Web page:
Courtesy of Susan Westemeyer

Cummings at Revolution 10

Steve Cummings, one of Britain’s team pursuit riders and Olympic medallists, will also be participating in the endurance field at Revolution 10 coming up this Saturday, November 19, alongside other British World Champions, the organisers have announced. Cummings joins many more international track stars at the Manchester Velodrome and will be riding the Madison events plus the individual points race, the event he won in the International event at Newport recently.

"I have had very little experience in Madison events and I will be riding against riders who are the best in the World but I will do my best and try at least to make an impact on the races," Cummings said. "The point’s race is the objective for me as I won the final endurance race the other week at Newport International meeting. The opposition will be a lot stronger with a much bigger International field but I will give it my best.

"Manchester is my 'home' track and I want to give the crowd something to cheer about," he continued. "I can’t wait until next Saturday. Apart from the team pursuit event my track experience is relatively limited at least internationally, so we will have to see what happens, but its going be fun with maybe a little pain as well."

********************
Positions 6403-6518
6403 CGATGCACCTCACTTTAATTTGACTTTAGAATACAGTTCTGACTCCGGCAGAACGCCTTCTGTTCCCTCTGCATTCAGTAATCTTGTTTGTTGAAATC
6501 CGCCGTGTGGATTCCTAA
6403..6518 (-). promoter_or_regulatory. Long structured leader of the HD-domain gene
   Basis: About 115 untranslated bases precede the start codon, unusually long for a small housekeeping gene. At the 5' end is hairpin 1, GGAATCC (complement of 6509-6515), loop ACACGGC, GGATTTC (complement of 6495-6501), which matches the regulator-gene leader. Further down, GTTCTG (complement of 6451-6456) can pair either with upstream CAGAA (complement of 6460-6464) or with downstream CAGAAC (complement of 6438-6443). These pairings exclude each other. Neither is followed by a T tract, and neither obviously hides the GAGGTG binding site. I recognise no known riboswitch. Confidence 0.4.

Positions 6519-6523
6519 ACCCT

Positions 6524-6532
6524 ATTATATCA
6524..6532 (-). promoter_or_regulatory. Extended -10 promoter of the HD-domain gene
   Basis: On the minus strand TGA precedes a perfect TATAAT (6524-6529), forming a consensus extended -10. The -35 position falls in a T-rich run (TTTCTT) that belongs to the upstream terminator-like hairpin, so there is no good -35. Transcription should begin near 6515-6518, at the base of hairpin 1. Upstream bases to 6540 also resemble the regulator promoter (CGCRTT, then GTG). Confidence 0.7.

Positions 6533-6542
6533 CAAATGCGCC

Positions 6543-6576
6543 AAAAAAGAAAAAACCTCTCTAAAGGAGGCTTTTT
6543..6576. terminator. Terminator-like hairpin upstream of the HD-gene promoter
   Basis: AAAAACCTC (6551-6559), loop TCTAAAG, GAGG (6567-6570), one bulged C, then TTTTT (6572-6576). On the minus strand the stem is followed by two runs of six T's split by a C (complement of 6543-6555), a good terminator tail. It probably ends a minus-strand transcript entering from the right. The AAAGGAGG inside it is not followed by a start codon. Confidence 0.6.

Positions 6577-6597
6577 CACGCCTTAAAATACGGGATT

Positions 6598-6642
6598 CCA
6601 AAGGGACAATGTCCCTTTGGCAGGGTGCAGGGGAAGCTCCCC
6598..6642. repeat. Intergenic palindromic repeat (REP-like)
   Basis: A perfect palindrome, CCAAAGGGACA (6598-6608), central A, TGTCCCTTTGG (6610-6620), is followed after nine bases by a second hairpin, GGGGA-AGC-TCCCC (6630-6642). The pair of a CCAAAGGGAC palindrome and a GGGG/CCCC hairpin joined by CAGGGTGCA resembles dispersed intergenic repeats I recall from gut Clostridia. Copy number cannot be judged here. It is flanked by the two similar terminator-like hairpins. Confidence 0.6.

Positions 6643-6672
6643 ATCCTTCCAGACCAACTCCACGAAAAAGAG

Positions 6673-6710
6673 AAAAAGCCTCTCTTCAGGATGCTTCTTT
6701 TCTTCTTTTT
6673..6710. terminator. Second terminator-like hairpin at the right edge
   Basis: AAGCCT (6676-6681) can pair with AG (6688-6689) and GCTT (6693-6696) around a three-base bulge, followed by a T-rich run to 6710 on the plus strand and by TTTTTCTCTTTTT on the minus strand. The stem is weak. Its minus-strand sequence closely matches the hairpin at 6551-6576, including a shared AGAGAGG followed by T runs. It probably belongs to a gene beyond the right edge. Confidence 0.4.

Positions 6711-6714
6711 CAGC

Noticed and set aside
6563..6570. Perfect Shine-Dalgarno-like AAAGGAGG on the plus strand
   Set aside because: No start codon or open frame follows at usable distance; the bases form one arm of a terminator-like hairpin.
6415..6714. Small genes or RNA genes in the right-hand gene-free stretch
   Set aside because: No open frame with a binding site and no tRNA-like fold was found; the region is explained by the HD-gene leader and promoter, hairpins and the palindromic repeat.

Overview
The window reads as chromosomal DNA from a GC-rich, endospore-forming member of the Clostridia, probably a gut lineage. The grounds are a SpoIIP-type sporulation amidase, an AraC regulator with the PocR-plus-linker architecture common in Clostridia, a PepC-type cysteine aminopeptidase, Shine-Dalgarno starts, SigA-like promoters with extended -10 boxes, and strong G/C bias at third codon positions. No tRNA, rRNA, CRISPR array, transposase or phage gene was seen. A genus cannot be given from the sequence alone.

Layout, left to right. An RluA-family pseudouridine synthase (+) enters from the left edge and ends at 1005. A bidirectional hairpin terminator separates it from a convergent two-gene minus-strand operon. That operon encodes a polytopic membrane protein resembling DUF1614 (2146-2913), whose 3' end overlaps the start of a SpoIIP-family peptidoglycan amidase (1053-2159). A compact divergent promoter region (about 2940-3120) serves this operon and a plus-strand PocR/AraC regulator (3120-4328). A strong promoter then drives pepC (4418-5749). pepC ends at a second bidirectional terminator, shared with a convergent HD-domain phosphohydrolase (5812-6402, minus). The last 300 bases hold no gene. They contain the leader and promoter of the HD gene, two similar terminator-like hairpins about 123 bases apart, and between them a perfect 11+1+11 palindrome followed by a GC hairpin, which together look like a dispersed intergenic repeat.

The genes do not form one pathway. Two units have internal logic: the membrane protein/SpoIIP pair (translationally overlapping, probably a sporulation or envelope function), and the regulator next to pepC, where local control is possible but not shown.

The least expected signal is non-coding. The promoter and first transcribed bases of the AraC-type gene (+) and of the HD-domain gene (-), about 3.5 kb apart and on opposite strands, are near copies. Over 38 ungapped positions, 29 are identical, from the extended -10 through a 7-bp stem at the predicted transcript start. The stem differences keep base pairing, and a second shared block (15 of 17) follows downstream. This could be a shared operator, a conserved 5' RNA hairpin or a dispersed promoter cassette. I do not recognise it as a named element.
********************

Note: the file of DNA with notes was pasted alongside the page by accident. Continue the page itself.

Cummings will have his work cut out against Sixdays specialists Matt Gilmore and Iljo Keisse, who showed excellent form to win the Grenoble Six recently, as well as Danny Stam and Robert Slippens, who just finished second in the Munich Six. Other endurance racers include Bradley Wiggins, Chris Newton, Magnus Bäckstedt, Tony Gibb and the Madison World Champions Rob Hayles and Mark Cavendish.

Tickets for the Revolution 10 on November 19 are available at or by calling 07005 942 579.

New German team in 2006

A new German Elite 2 team, called Team PZ Racing Aachen, will start racing in 2006. The outfit directed by Jürgen Wertz and located in Aachen, close to the Belgian and Dutch borders will have PZ Racing parts as its main sponsor. The team's goal is to offer young talented riders around Aachen an international racing program, as well as having several experienced riders to provide top placings. The race program of the 14 signed riders in 2006 will include one day races in Germany, the Netherlands, Belgium and in the rest of Europe, as well as stage races worldwide. Team PZ Racing Aachen will participate in the Tour of Siam in Thailand in January and is planning to travel to the Tour de Taiwan in March.